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In a significant escalation of its retaliatory measures against “unfriendly” states amid heightened geopolitical tensions, Russia has seized assets of the agricultural holdings company AgroTerra Group. The move, announced on April 8, 2024, has sent shockwaves through the agricultural sector and raised concerns over food security and international trade relations.

President Vladimir Putin’s decree places Dutch-registered firms AgroTerra Investments B.V. and AgroTerra Holdings B.V. under the “temporary management” of Rosimushchestvo, Russia’s federal property management agency. This action follows a series of similar asset seizures targeting Western companies, including multinational brewer Carlsberg and dairy giant Danone, which have sought to divest their Russian operations in response to the ongoing conflict in Ukraine.

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AgroTerra, founded in 2008, is a major player in the agricultural industry, specializing in the production and supply of commodities such as soybeans, wheat and sugar beet. The company is recognized as one of the top 20 largest owners of agricultural land in Russia, with a cultivated area of approximately 265,000 hectares (654,829 acres).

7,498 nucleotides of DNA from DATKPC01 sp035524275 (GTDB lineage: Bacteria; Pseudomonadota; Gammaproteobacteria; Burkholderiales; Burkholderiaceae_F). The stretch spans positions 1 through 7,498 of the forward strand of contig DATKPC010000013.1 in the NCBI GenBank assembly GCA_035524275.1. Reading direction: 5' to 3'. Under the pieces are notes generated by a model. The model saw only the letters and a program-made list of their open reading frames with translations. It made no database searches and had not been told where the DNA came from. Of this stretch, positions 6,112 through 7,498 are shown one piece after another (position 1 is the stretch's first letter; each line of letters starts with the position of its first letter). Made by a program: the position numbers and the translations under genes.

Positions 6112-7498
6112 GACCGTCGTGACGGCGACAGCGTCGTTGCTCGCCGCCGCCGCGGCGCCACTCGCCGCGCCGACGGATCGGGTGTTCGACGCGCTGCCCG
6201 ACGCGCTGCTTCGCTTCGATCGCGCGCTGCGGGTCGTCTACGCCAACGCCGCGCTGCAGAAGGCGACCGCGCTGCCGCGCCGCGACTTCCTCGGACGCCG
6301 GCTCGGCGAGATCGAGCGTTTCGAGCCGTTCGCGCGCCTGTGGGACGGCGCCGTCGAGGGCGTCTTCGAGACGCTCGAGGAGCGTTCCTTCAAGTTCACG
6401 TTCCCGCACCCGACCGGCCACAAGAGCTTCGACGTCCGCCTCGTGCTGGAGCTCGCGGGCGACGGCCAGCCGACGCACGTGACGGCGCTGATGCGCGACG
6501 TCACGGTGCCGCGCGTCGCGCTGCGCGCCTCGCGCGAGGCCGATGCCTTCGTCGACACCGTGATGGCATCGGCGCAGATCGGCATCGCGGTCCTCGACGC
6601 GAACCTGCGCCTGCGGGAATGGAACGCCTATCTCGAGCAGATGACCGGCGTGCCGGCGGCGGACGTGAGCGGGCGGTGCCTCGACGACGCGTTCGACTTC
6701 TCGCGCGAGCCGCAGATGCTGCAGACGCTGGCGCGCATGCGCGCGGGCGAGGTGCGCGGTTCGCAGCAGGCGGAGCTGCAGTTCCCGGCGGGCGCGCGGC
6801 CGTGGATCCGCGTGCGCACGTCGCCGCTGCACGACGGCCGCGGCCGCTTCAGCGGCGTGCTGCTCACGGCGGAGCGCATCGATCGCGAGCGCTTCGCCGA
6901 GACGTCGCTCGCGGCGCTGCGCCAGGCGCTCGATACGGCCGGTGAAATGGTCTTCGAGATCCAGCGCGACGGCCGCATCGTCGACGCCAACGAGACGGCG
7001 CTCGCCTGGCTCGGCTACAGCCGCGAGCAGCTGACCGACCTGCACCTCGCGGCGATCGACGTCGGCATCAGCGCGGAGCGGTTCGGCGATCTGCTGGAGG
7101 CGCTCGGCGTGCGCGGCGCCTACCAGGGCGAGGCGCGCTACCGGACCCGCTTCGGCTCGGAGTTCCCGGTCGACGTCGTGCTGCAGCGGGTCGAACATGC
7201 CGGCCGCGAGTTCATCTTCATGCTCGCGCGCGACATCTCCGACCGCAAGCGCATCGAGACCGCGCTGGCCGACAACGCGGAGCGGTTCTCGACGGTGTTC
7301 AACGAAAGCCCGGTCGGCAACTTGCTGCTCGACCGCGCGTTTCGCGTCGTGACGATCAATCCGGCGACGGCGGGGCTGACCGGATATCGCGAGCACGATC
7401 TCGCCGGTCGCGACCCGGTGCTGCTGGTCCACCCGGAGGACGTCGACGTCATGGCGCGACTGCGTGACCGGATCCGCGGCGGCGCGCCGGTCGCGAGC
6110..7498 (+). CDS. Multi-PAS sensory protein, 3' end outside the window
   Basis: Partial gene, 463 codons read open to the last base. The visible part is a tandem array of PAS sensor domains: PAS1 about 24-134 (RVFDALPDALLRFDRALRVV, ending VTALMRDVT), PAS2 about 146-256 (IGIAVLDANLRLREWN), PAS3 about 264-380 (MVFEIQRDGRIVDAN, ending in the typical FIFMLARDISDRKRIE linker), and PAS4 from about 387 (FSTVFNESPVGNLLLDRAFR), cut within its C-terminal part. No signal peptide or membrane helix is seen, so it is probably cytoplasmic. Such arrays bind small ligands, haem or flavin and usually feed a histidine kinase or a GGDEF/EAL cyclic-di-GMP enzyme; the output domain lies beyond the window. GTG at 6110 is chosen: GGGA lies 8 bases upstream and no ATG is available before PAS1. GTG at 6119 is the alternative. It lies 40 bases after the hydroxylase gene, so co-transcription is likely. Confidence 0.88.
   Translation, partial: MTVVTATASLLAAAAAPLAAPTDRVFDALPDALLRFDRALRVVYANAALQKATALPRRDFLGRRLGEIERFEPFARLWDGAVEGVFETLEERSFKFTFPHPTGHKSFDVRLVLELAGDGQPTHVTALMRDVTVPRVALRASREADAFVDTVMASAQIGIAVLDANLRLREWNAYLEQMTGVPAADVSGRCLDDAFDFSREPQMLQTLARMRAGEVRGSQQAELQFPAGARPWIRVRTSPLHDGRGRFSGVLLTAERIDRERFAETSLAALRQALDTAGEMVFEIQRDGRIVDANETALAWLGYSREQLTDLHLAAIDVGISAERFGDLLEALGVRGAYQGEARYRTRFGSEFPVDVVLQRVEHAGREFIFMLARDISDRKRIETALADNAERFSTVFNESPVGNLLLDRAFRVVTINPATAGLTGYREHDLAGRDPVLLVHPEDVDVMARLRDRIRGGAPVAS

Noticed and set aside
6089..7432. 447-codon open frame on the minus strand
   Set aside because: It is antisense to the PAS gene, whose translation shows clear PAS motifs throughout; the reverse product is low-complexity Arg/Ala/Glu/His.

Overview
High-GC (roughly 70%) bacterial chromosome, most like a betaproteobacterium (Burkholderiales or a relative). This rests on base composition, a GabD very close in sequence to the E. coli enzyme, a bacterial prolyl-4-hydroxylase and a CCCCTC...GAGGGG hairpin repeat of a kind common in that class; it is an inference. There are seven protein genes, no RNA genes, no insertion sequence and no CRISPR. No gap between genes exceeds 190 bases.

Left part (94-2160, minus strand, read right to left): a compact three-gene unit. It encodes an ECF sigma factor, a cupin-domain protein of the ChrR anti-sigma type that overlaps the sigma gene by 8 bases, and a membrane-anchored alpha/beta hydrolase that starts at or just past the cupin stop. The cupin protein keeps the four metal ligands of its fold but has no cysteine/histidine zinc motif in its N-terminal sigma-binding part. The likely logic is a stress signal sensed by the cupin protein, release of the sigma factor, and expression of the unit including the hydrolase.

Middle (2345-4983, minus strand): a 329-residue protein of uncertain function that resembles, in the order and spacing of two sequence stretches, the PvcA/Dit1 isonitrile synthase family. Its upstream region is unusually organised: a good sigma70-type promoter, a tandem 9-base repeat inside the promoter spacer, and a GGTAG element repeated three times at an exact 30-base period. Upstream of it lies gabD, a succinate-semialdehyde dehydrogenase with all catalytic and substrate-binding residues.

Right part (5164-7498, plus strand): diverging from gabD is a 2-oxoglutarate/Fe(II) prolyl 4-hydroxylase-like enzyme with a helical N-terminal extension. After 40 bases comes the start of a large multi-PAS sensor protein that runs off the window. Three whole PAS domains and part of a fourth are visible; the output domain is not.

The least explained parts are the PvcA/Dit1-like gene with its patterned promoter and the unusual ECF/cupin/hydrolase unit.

The decree’s impact on AgroTerra’s operations remains uncertain. A spokesperson for the company stated, “As of now, the Company has not yet received any further details regarding the decree on the transfer of shares within the authorized capital of the AgroTerra Group to the temporary management of Rosimushchestvo.” Despite the lack of clarity, the company has assured that it is continuing its operations as usual, with a primary focus on the ongoing sowing campaign.

This seizure is part of a broader trend of Russia targeting foreign-owned assets in retaliation for sanctions and other measures taken against Russian companies abroad. In April 2023, Putin signed an executive order allowing Russia to take over real estate, securities, property rights and other assets from foreign companies with ties to “unfriendly countries.”

The implications of these actions extend beyond the affected companies and their shareholders. They pose a threat to the global agricultural supply chain, potentially disrupting food production and exports. Furthermore, the move could exacerbate tensions between Russia and Western countries, further complicating efforts to resolve the conflict in Ukraine and stabilize international relations.

As the situation unfolds, the agricultural industry and global markets will be closely monitoring the repercussions of Russia’s asset seizures and their impact on food security, trade and diplomatic relations.

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This article Russia Seizes Over 650,000 Acres Of Farmland And Other Assets From Company With Ties To ‘Unfriendly’ Country originally appeared on Benzinga.com

© 2024 Benzinga.com. Benzinga does not provide investment advice. All rights reserved.


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